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FTC urged to protect gift cardholders

CU calls on the Federal Trade Commission to protect consumers with gift cards when retailers go bankrupt

September 11, 2008

Consumer group letter to FTC about consumers losing retailer gift cards in bankruptcy

WASHINGTON, D.C. — Consumers Union, the nonprofit publisher of Consumer Reports, filed a petition today with the Federal Trade Commission (FTC) asking the agency to protect consumers from losing money on gift cards when retailers file for bankruptcy. The issue has come to light following recent retailer bankruptcies and millions in lost gift card dollars for consumers.

“Gift cards shouldn’t be the gift that stops giving when retailers go bankrupt,” said Michelle Jun, senior attorney for Consumers Union. “Unfortunately, there is no guarantee that consumers will be able to redeem the full value of their gift cards from struggling or bankrupt retailers.”

Consumers Union was joined by the Consumers Federation of America, National Consumer Law Center, and U.S. PIRG in filing the petition with the FTC. A copy of the petition can be found at: http://www.consumersunion.org/pdf/FTC-gift-cards-ltr.pdf

Bankruptcy courts treat unused gift card funds as a debt and determine whether or not the retailer must pay it. It’s up to the retailer to petition the court to allow it to continue to accept its gift cards. Consumers may lose the value of their gift card if the retailer doesn’t make such a request or if the court denies it. In these cases, the only remaining option for consumers is the cumbersome task of filing a claim as an unsecured creditor to the bankruptcy proceeding.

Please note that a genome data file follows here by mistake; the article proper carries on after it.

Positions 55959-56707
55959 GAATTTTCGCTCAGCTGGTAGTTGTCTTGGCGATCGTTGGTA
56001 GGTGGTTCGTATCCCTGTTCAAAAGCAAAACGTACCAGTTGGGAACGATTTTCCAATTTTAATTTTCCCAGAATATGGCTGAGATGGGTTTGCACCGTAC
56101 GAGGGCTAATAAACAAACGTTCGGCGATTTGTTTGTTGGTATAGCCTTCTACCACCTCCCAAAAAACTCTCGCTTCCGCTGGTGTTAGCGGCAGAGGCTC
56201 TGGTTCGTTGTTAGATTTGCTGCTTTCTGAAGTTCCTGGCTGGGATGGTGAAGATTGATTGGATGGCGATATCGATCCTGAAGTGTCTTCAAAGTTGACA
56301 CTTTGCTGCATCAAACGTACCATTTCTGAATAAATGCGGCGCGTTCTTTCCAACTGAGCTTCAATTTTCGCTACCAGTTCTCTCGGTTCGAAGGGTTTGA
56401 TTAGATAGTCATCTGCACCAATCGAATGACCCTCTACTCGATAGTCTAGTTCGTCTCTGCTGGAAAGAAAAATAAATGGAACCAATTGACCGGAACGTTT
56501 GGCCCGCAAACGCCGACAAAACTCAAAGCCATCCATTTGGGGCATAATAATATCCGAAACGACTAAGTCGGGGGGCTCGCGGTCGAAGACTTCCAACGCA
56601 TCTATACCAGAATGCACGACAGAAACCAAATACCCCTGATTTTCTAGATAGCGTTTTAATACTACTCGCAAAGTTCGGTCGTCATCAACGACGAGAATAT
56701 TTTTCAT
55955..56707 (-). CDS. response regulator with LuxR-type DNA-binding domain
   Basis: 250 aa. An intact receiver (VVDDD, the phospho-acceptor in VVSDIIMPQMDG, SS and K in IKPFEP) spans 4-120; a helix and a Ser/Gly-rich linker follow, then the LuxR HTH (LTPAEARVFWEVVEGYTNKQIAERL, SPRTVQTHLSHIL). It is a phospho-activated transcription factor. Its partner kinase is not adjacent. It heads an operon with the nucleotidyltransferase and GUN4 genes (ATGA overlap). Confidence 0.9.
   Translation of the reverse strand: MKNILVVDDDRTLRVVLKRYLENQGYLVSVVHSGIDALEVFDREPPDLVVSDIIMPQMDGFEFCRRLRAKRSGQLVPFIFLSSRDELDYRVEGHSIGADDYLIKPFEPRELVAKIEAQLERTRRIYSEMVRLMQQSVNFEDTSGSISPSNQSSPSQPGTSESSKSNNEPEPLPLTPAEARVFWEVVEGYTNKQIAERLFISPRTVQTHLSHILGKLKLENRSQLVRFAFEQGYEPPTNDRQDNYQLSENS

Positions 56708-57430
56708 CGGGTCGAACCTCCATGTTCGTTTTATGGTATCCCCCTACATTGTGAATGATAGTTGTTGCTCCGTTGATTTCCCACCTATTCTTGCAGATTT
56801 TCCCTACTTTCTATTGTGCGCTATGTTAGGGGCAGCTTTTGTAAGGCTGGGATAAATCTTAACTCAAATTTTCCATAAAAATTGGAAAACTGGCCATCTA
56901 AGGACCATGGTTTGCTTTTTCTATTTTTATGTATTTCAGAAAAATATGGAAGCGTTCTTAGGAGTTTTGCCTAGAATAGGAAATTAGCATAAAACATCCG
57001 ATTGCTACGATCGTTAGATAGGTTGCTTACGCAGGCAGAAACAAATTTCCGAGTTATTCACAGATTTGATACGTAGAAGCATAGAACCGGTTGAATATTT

Earlier this year, consumers with Sharper Image gift cards were informed that they could no longer use them when the retailer filed for bankruptcy. At that time, an estimated $20 million remained unused on Sharper Image gift cards, and even more on related promotional cards. Sharper Image later petitioned the court to allow it to accept their own gift cards if consumers spent twice the value of the gift card on a single transaction.

Now that the retailer has shut its doors, consumers who want to redeem their gift cards must file as unsecured creditors in the bankruptcy proceeding. Attorneys representing gift card holders recently petitioned the court in the Sharper Image case to certify such consumers as a class to give them stronger bargaining position in the bankruptcy case. In either case, the process for getting any gift card funds back in bankruptcy court will be a lengthy one.

Although retailers may intend to accept gift cards to maintain customer loyalty and goodwill when under bankruptcy protection, they may not have the funds to cover the value of unredeemed gift cards. After Linens N’ Things filed for bankruptcy, for example, it won court approval to continue to operate its gift card program. However, filings in the bankruptcy case made clear that the company did not maintain a cash reserve amount to fund outstanding gift cards.

In its petition to the FTC, the consumer groups urged the agency to require retailers to segregate funds generated from gift card sales in a trust account and to honor a consumer’s gift card as long as the doors remain open unless a bankruptcy court orders otherwise. Consumers Union called on the FTC to declare the sale of gift cards without segregating funds and holding the funds in trust to be an unfair and deceptive practice.

While the FTC develops these new rules, the consumer groups urged the agency to:

  • Intervene in bankruptcy proceedings to petition the court to order the bankrupt company to accept its own gift cards at full value as long as the retailers’ doors remain open;
  • Develop and maintain a new FTC registry on bankrupt retailers’ gift card practices;
  • Require retailers to report to the new FTC registry within one day of filing for bankruptcy;
  • Require bankrupt companies to stop selling gift cards no later than the date of the bankruptcy filing;
  • Require retailers to inform third party vendors to stop selling any bankrupt retailers’ gift cards; and
  • Require third party vendors to immediately cease sale of bankrupt retailers’ gift cards.

“Gift cards have exploded in popularity in recent years, but consumer protections haven’t kept pace with the record sales,” said Jun. “With more retailer bankruptcies on the horizon, the FTC should make sure that consumers with gift cards are protected when companies go bust.”